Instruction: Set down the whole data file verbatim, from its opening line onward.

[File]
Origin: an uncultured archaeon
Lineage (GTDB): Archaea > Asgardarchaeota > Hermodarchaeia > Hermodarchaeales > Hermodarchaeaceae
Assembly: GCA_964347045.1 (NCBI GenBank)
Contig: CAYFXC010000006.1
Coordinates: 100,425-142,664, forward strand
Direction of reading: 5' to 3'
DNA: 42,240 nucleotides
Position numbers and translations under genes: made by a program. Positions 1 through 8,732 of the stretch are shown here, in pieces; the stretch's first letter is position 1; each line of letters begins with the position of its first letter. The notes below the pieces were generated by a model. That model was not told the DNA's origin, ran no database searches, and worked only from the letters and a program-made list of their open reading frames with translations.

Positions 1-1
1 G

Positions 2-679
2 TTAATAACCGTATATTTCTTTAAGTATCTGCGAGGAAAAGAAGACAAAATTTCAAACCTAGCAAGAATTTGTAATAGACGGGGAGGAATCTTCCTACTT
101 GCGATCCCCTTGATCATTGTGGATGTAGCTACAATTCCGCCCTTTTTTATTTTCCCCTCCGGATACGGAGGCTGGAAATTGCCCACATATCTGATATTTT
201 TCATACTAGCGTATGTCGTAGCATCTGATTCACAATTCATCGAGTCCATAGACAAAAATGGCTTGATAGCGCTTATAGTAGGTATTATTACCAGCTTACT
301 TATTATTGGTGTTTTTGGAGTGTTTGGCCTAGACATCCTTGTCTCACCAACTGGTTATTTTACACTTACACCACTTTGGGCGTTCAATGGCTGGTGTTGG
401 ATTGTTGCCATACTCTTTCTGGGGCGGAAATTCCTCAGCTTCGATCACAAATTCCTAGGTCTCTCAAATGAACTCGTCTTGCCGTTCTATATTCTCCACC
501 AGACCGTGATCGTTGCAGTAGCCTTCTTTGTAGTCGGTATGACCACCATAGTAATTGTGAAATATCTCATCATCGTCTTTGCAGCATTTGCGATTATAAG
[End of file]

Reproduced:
Origin: an uncultured archaeon
Lineage (GTDB): Archaea > Asgardarchaeota > Hermodarchaeia > Hermodarchaeales > Hermodarchaeaceae
Assembly: GCA_964347045.1 (NCBI GenBank)
Contig: CAYFXC010000006.1
Coordinates: 100,425-142,664, forward strand
Direction of reading: 5' to 3'
DNA: 42,240 nucleotides
Position numbers and translations under genes: made by a program. Positions 1 through 8,732 of the stretch are shown here, in pieces; the stretch's first letter is position 1; each line of letters begins with the position of its first letter. The notes below the pieces were generated by a model. That model was not told the DNA's origin, ran no database searches, and worked only from the letters and a program-made list of their open reading frames with translations.

Positions 1-1
1 G

Positions 2-679
2 TTAATAACCGTATATTTCTTTAAGTATCTGCGAGGAAAAGAAGACAAAATTTCAAACCTAGCAAGAATTTGTAATAGACGGGGAGGAATCTTCCTACTT
101 GCGATCCCCTTGATCATTGTGGATGTAGCTACAATTCCGCCCTTTTTTATTTTCCCCTCCGGATACGGAGGCTGGAAATTGCCCACATATCTGATATTTT
201 TCATACTAGCGTATGTCGTAGCATCTGATTCACAATTCATCGAGTCCATAGACAAAAATGGCTTGATAGCGCTTATAGTAGGTATTATTACCAGCTTACT
301 TATTATTGGTGTTTTTGGAGTGTTTGGCCTAGACATCCTTGTCTCACCAACTGGTTATTTTACACTTACACCACTTTGGGCGTTCAATGGCTGGTGTTGG
401 ATTGTTGCCATACTCTTTCTGGGGCGGAAATTCCTCAGCTTCGATCACAAATTCCTAGGTCTCTCAAATGAACTCGTCTTGCCGTTCTATATTCTCCACC
501 AGACCGTGATCGTTGCAGTAGCCTTCTTTGTAGTCGGTATGACCACCATAGTAATTGTGAAATATCTCATCATCGTCTTTGCAGCATTTGCGATTATAAG